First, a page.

Trump blasts Christian magazine that called for his removal


President Donald Trump waves during a summit on transforming mental health treatment to combat homelessness, violence, and substance abuse, at the he Eisenhower Executive Office Building on the White House complex in Washington, Thursday, Dec. 19, 2019, in Washington. (AP/Manuel Balce Ceneta)

Washington — President Donald Trump is blasting a prominent Christian magazine that published an editorial arguing that he should be removed from office.

Trump tweeted Dec. 20 that the magazine, Christianity Today, an evangelical magazine founded by the late Rev. Billy Graham, is a "far left" publication, which "has been doing poorly and hasn't been involved with the Billy Graham family for many years."

He adds that it "knows nothing about reading a perfect transcript of a routine phone call," a reference to his July call with the president of Ukraine that led to his impeachment. Trump claims the magazine would rather have "a Radical Left nonbeliever, who wants to take your religion & your guns, than Donald Trump as your President."

In the editorial, titled, "Trump Should Be Removed from Office," the magazine's Editor-in-Chief, Mark Galli, writes that, "Democrats have had it out for" Trump "from day one." But he says that, "the facts in this instance are unambiguous: The president of the United States attempted to use his political power to coerce a foreign leader to harass and discredit one of the president's political opponents. That is not only a violation of the Constitution; more importantly, it is profoundly immoral."

He goes on to write that, whether Trump should be removed by the Senate or by popular vote in the 2020 election "is a matter of prudential judgment." But, he says: "That he should be removed, we believe, is not a matter of partisan loyalties but loyalty to the Creator of the Ten Commandments."

The editorial came one day after the Democratic-controlled House of Representatives made Trump the third president in American history to be impeached. It charged him with abuse of power in pressuring Ukraine to announce investigations of his Democratic rival, and with obstructing Congress in the ensuring investigation.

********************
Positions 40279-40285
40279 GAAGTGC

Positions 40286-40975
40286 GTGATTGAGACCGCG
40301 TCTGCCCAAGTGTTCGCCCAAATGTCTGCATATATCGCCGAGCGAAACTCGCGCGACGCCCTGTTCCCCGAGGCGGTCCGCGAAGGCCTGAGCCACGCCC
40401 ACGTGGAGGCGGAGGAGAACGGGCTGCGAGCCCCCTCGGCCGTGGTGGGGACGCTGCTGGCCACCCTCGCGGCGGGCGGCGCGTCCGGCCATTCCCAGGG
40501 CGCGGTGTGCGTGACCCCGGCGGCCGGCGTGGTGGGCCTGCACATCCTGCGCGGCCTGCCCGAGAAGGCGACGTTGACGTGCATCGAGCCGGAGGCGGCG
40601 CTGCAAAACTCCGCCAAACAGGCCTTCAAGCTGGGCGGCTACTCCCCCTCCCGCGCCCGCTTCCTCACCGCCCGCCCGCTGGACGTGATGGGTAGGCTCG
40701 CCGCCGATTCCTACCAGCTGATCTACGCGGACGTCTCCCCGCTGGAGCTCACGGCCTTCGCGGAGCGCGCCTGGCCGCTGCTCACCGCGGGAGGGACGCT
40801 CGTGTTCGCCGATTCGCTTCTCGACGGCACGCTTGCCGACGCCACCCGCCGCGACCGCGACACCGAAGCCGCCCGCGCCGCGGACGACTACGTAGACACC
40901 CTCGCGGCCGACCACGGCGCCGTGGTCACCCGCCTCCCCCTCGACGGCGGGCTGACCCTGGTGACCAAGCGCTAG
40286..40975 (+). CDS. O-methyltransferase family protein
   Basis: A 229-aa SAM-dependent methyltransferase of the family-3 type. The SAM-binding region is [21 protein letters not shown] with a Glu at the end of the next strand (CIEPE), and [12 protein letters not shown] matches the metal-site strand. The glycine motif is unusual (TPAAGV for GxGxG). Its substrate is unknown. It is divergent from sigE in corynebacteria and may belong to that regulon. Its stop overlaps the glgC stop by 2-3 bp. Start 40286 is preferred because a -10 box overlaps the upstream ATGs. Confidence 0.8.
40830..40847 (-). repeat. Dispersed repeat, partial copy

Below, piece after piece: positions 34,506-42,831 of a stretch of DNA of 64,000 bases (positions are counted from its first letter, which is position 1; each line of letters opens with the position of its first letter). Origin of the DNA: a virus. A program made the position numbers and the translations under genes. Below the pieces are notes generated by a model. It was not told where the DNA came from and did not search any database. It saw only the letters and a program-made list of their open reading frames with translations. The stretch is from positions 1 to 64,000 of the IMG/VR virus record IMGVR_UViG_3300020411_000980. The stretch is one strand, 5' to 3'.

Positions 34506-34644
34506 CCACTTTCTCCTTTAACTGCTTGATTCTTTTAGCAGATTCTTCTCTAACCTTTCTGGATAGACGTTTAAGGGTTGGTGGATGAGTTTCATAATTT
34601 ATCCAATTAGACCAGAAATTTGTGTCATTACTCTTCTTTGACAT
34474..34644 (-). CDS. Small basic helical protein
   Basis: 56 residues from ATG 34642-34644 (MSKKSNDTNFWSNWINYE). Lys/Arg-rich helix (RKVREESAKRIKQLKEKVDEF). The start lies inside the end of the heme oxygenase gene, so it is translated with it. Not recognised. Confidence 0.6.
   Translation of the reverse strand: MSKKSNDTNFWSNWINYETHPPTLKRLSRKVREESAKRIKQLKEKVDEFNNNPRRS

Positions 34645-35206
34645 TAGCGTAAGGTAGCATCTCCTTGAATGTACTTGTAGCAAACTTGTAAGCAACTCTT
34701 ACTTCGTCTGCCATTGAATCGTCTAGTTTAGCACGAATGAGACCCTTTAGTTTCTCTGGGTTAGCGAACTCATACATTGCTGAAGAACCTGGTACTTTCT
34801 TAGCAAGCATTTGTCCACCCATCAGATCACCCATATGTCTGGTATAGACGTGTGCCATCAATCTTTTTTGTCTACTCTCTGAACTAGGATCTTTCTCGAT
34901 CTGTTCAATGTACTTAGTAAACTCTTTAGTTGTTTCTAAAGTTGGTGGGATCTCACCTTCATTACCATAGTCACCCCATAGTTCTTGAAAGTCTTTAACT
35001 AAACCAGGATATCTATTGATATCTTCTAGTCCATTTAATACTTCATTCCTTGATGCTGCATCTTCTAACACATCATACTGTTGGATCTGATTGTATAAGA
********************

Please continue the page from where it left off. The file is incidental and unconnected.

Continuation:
Trump is deeply popular among Evangelicals, with roughly 7 in 10 white evangelical Protestants saying they approve of the way he is handling his job as president, according to Pew Research Center polling from earlier this year. And many prominent Evangelicals have stood by him — despite a colored personal history, allegations of sexual misconduct, deeply divisive policies and profanity-laced comments. That includes Graham's son, Rev. Franklin Graham.

Indeed, Trump said in his tweets that, "No President has done more for the Evangelical community, and it's not even close." And he declared that he "won't be reading ET again!" using the wrong initials to describe the publication.

Asked Dec. 20 in an interview with CNN about the tweets, Galli said Trump's characterization of the magazine as far left was "far from accurate," but also said he is realistic about the impact of his words.

"I don't have any imagination that my editorial is going to shift their views on this matters," Galli said of those who support the president. "The fact of the matter is Christianity Today is not read by the people, Christians on the far right, by evangelicals on the far right, so they're going to be as dismissive of the magazine as President Trump has shown to be."

Enter your email address to receive free newsletters from NCR.

Join the Conversation

Send your thoughts and reactions to Letters to the Editor. Learn more here